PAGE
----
It’s the month before Pride.
You can bet your life’s savings that hundreds, if not thousands, of brands have currently got their graphic designer working on a Pride rainbow flag takeover of their social media icons.
So we thought it a good time to talk about brand activism.
Brands of all breeds are communicating their social purpose in an attempt to connect with customers.
Authentic brand activism vs brand activism as a marketing tactic?
Authentic brand activism: when a company makes itself a brand for good, shows real concern (with no motivation for profit) for the communities they serve, and their economic, social and environmental issues.
Brand activism as a marketing tactic: when brands engage in ‘woke washing.’ When they align their marketing messages with trending activist messaging, but aren’t actually doing anything concrete – in their company and in society – to drive progress for the causes they’re claiming to stand for.
Some are doing it well, some are fumbling with marketing campaigns that look like when you blow up a balloon and let it go to fly around the room, deflating itself with that comical noise until it lands on some lamp shade. Some are shooting in all directions, claiming they’re supporting all kinds of causes. Nearly all are changing their icons to the rainbow flag for June.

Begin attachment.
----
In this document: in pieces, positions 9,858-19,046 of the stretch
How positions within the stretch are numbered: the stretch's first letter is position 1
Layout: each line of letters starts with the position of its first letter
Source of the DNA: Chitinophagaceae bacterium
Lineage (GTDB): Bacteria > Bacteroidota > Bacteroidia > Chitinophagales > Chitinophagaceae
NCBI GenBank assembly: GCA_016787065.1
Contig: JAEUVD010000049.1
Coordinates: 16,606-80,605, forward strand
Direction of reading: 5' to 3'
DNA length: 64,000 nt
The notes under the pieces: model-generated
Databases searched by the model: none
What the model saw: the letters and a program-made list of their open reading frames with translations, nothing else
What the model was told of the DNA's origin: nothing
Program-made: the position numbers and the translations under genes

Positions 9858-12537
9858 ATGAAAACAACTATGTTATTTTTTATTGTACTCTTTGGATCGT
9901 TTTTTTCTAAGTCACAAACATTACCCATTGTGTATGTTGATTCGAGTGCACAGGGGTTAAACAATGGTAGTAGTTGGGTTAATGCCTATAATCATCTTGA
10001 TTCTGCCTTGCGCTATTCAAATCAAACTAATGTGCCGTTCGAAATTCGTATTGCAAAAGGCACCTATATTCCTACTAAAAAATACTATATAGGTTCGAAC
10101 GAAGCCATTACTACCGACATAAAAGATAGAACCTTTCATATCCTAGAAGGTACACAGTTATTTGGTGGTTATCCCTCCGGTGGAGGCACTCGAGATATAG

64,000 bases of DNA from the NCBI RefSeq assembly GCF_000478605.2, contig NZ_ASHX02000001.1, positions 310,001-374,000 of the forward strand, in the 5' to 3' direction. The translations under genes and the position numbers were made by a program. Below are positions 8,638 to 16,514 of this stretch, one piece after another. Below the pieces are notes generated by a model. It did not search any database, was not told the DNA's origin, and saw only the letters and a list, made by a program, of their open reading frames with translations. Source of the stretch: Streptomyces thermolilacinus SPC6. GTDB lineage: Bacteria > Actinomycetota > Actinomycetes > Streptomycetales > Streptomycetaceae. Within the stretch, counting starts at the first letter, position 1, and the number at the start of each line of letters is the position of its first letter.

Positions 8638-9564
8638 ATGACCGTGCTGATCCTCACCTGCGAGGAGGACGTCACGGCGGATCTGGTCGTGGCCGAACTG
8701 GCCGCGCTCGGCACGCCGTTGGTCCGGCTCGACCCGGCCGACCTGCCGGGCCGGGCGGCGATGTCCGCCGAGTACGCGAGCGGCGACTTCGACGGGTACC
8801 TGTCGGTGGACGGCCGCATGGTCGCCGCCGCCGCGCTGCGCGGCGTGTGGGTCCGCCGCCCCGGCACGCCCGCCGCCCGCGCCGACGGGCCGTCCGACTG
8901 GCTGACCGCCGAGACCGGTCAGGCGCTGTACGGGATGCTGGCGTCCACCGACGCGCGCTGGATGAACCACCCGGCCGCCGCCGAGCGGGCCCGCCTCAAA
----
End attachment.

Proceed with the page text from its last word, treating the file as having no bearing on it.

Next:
No wonder a major portion of their audiences are calling – ‘Bullsh*t!’ on their attempts.
Greenwashing, pinkwashing, bluewashing – all of these terms are loaded with the frustration that audiences feel towards the companies that are, quite frankly, putting lipstick on a pig (no offense to pigs intended).
Leaping already to the moral of the story in this post: it’s essential that if brand activism is in your marketing and communications formula, you need to be absolutely certain that you’re only practising authentic, real, concrete brand activism.
That you are doing brand activism right.
That the causes and values you are claiming your brand stands for is running through your company’s veins.
That if one person in your audience was to pull back the curtain on how your company practises what it preaches, they’d be without a doubt satisfied with what they would find.